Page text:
Last week, while I was sitting in the train, waiting to depart, I wondered about what could be a good topic to write about in my next blog. Suddenly I remembered that April is Poetry Month and started thinking about poetry books, authors, and other related topics that might interest you. My thoughts, however, were abruptly interrupted by a person’s loud conversation on her cell phone, and another, and another. Then I decided to combine the two elements that I had in my mind, cell phones and poetry, and here is the result:
by George Bilgere
Perhaps, in a distant café,
four or five people are talking
with the four or five people
who are chatting on their cell phones this morning
in my favorite café.
And perhaps someone there,
someone like me, is watching them as they frown,
or smile, or shrug
at their invisible friends or lovers,
jabbing the air for emphasis.
And, like me, he misses the old days,
when talking to yourself
meant you were crazy,
back when being crazy was a big deal,
not just an acronym
or something you could take a pill for.
I liked it
when people who were talking to themselves
might actually have been talking to God
or an angel.
You respected people like that.
You didn't want to kill them,
as I want to kill the woman at the next table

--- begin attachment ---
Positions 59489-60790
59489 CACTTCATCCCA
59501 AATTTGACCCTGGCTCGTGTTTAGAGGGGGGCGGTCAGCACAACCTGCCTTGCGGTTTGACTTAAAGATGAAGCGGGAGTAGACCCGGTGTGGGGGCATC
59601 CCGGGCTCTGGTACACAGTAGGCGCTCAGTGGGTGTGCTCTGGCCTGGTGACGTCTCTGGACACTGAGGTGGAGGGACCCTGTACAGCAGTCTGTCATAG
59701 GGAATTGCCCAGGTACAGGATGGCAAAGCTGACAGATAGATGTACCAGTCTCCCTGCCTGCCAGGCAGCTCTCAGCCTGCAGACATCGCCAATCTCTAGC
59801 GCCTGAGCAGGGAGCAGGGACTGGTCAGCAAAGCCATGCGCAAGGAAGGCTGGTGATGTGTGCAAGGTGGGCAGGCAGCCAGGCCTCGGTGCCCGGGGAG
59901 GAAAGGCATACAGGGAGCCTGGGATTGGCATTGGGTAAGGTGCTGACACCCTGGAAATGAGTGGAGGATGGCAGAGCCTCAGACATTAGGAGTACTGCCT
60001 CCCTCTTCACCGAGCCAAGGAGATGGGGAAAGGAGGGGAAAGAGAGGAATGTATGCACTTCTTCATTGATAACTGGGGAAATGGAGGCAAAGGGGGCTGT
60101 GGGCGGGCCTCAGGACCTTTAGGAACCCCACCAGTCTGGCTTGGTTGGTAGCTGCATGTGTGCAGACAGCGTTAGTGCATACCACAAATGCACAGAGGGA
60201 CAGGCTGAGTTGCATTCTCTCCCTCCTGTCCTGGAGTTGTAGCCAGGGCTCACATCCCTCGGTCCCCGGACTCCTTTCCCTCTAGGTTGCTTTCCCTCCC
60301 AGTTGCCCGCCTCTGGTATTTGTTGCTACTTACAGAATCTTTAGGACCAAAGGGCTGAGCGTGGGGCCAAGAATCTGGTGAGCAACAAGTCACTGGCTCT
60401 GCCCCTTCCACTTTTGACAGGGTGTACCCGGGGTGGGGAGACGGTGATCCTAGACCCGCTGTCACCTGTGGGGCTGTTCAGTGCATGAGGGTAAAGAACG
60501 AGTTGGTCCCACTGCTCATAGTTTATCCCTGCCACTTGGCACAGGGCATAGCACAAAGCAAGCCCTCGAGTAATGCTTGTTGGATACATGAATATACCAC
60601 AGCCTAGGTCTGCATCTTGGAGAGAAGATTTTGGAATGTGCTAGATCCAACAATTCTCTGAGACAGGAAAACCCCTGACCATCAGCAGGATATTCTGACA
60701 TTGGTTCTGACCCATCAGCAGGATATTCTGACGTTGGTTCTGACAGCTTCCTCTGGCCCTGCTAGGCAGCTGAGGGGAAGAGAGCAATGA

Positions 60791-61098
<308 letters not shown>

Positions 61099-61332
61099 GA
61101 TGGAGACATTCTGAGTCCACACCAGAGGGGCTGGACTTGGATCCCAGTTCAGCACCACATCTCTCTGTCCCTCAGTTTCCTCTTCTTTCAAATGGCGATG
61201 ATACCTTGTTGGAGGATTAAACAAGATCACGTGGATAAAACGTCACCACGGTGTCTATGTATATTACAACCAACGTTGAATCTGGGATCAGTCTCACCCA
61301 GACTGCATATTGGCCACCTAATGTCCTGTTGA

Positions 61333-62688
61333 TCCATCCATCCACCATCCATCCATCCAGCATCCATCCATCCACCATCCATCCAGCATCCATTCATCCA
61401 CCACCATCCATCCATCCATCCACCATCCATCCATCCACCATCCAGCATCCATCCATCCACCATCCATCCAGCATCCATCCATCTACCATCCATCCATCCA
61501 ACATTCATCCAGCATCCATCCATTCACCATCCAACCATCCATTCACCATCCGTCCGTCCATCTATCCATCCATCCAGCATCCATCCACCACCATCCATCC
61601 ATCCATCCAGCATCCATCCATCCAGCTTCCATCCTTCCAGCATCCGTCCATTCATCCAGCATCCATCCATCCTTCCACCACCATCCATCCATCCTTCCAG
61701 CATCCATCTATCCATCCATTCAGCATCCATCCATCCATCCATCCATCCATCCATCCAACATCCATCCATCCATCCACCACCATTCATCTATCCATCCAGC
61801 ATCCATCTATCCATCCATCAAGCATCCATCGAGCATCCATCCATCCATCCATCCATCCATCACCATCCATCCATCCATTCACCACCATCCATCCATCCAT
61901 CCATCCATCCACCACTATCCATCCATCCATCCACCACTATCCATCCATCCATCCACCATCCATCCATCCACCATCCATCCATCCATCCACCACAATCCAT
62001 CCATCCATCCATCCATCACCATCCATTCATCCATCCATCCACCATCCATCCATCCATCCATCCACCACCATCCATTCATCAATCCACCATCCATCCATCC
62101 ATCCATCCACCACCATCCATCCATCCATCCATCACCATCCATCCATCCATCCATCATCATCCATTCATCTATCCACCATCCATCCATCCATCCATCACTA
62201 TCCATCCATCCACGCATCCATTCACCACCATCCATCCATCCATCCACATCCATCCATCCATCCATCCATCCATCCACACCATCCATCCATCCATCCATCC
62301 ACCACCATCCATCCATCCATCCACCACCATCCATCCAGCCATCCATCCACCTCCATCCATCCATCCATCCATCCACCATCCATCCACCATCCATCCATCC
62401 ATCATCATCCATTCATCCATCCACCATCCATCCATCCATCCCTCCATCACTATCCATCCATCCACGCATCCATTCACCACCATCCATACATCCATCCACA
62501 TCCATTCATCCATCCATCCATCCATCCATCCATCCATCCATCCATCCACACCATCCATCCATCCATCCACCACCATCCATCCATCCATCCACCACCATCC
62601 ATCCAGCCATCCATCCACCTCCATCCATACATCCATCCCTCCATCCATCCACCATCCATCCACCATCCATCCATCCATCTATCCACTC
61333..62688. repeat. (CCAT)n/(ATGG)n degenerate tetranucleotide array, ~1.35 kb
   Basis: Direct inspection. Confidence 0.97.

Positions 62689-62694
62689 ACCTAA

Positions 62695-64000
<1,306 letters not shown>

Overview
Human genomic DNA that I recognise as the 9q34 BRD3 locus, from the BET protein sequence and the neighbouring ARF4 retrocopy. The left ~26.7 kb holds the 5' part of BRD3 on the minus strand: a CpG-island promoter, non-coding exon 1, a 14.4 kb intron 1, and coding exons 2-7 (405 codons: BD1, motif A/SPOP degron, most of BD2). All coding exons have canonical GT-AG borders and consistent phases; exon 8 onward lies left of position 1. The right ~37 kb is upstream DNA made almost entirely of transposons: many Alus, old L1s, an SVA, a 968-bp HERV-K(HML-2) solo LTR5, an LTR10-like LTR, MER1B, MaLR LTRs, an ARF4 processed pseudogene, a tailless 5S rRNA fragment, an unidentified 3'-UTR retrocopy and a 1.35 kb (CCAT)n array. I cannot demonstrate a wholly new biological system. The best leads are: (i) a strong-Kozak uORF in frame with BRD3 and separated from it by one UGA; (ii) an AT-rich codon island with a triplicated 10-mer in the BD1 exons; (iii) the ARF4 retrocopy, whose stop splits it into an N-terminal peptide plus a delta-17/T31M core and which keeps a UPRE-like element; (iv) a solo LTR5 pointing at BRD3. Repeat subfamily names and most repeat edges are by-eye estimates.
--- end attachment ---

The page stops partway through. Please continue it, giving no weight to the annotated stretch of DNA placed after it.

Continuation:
with the little blue light on her ear
who has been telling the emptiness in front of her
about her daughter's bridal shower
in astonishing detail
for the past thirty minutes.
O person like me,
phoneless in your distant café,
I wish we could meet to discuss this,
and perhaps you would help me
murder this woman on her cell phone,
after which we could have a cup of coffee,
maybe a bagel, and talk to each other,
face to face.
Poem reprinted with author’s permission.
Below are some books that would help us get along:
- I See Rude People : One Woman's Battle to Beat Some Manners Into Impolite Society
- Why Manners Matter: the Case for Civilized Behavior in a Barbarous World
- The Civility Solution: What to do when People are Rude
- Talk to the Hand: the Utter Bloody Rudeness of the World Today, or, Six Good Reasons to Stay Home and Bolt the Door